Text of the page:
This post is by Rowland Mendoza, HIV Prevention Program Manager at San Francisco Community Health Center.
May 19th marks National Asian & Pacific Islander HIV/AIDS Awareness Day (NAPIHAAD, also referred to as APIMay19), an important occasion for raising awareness and promoting action against HIV/AIDS within Asian and Pacific Islander (API) communities. NAPIHAAD serves as a powerful reminder of the unique challenges faced by these communities and the need for comprehensive support and initiatives to combat the spread of HIV/AIDS.
The San Francisco Community Health Center, formerly Asian & Pacific Islander Wellness Center, previously led the awareness day and continues to be heavily involved in NAPIHAAD, which is a vital opportunity to inform API communities about this preventable disease. Stigma and discrimination can often prevent folks from seeking care and support when learning about their sexual health status. That’s why the need for culturally competent providers who are experienced in engaging with diverse API populations is urgent.
As a queer cis Asian man of Filipino descent, I find that working in the field of HIV prevention has allowed me to continue to serve my own community. The public health work field has allowed me to learn from my peers to understand the power of working with many community leaders to develop strategies for uniting communities of color, especially of API descent, to help educate and end the HIV epidemic. In the last six years of working in this field, I’ve learned from many leaders who’ve paved the way for folks like me to continue carrying the HIV prevention advocacy torch for many generations.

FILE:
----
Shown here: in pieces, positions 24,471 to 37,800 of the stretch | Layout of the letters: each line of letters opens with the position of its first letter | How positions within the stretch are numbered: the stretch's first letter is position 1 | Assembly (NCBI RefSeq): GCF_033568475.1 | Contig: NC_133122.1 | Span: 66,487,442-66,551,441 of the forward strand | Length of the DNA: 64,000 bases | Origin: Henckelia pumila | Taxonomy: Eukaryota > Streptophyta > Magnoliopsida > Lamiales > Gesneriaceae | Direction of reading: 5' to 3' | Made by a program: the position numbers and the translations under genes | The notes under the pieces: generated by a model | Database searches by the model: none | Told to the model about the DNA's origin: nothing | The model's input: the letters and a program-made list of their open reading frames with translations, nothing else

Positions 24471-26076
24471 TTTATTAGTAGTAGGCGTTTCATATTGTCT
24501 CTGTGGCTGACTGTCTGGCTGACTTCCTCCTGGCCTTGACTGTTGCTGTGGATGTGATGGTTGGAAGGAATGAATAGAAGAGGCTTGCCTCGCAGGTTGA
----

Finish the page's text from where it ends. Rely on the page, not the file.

In early January 2023, San Francisco Community Health Center partnered closely with the University of California, San Francisco’s Alliance Health Project, on a new HIV prevention program called the Lotus Project. The program is a testament to San Francisco Community Health Center’s continued commitment to serving API communities by developing an integrated, holistic approach to HIV prevention. This new program will provide a one-stop shop of health services such as HIV/STI/Hep C screenings, PrEP navigation and support, case management, volunteer opportunities, and social and health-related support groups.
While there is still much work to do to end the HIV epidemic, as long as we continue advocating for our communities, we can continue with the progress already made.
This blog post was originally published May 18, 2023, by HIV.gov. It is republished with permission.